This region in the west of the city has three well-known gardens all directly adjacent to one another. Take the #28 bus and get off at Tenryu-ji, which is the name of the temple containing the first. Buy a Y500 ticket on your left next to the temple, and make a circuit of the grounds, ending up at the Arashiyama Bamboo Grove.
The Bamboo Grove is a massive stand of the fast-growing grass, and the height of the canes filters the sunlight to a slightly eerie green shade:
At the top of the grove you will find the Okoshi-Sanso Villa, admission price Y1000, which, at a conversion of USD 14 is rather steep for a garden. However, most everything in Japan is expensive, and you find yourself eventually just giving a little shrug and paying up. The price does include a bowl of green tea and a Japanese sweet in the nice tearoom at the end. The garden belonged to a famous silent-film era star, Okochi Denjiro (1898-1962), who built the grounds over a 30 year period on the south side of Mout Ogura. There is a nice overlook of the city of Kyoto.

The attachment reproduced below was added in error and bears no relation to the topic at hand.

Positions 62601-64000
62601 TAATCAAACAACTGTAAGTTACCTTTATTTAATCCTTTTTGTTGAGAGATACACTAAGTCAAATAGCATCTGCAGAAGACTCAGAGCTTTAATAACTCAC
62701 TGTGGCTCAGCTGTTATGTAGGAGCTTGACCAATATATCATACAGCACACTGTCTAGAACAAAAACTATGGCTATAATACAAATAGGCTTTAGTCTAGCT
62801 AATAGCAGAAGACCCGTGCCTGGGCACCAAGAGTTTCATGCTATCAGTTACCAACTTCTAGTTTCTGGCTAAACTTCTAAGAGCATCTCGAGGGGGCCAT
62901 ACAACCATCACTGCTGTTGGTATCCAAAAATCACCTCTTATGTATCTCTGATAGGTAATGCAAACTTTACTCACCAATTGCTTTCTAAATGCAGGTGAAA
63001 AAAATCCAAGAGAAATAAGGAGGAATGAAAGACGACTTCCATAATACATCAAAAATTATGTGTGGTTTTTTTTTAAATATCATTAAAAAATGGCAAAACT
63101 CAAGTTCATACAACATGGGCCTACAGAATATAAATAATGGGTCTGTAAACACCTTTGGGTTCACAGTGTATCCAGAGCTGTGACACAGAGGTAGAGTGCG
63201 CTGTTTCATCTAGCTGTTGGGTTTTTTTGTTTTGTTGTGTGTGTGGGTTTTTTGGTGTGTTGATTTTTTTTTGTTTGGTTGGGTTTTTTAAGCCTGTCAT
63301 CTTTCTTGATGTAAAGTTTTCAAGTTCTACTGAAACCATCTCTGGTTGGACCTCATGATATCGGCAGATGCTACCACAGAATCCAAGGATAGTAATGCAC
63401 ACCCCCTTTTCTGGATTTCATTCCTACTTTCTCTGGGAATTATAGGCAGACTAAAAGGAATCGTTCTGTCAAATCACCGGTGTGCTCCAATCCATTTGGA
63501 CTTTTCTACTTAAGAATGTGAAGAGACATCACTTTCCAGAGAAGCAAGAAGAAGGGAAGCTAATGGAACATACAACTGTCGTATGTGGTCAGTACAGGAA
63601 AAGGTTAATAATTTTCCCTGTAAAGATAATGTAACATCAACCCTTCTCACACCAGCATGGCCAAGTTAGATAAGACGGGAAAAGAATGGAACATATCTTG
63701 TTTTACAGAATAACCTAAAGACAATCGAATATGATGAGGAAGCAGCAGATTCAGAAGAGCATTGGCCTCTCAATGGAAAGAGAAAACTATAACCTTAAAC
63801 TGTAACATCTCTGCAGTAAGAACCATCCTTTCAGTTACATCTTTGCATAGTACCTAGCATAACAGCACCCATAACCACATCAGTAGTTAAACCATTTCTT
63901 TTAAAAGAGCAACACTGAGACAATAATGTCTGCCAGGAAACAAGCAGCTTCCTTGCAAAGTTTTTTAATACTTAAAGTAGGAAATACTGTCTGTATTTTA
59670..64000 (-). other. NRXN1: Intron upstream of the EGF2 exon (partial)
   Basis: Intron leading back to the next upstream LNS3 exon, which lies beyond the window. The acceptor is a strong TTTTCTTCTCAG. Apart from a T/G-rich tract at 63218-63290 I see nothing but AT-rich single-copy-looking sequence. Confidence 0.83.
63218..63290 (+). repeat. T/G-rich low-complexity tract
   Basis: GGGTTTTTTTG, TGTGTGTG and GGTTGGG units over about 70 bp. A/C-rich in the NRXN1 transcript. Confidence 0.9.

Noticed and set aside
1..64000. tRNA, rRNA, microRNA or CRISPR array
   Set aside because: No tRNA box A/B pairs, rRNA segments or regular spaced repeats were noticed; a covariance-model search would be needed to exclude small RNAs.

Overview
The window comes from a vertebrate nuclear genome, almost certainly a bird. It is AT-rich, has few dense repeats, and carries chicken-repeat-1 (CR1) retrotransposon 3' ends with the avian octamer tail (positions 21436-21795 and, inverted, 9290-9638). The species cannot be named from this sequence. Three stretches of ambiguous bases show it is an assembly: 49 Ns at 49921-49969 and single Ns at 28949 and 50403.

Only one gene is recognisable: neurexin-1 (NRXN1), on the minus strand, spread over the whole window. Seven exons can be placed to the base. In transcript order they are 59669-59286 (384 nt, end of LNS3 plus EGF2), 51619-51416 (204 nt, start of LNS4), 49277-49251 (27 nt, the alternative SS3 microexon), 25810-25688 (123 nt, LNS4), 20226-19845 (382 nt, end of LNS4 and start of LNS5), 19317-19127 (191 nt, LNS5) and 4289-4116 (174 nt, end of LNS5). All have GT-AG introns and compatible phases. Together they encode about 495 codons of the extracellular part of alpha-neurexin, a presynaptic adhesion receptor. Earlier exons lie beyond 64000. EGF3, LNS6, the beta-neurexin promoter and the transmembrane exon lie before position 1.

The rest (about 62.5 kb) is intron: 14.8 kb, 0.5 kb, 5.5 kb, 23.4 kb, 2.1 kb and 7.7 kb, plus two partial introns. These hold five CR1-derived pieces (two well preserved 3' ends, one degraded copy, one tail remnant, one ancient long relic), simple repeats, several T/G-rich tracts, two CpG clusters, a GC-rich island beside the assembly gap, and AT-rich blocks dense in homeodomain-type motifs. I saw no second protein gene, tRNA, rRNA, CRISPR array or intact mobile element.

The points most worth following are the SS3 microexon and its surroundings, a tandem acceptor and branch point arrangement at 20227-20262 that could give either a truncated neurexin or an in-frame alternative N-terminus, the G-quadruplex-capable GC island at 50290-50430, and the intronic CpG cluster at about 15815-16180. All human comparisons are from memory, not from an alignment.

Gyoen National Garden
Located in central Kyoto, this is essentially the grounds of the Imperial Palace, Japan's seat of government from 794 to the early 1600s. It's open during daylight hours, and you can tour the palace itself, but only with a guided tour (available in English).
Though small, this delightful garden was the best I saw in Kyoto. Affiliated with the Higashi Hongwan-ji temple, it is an even shorter walk from my hostel than it is from the temple further west.
Remember, you can click on any photo to see a full-size version.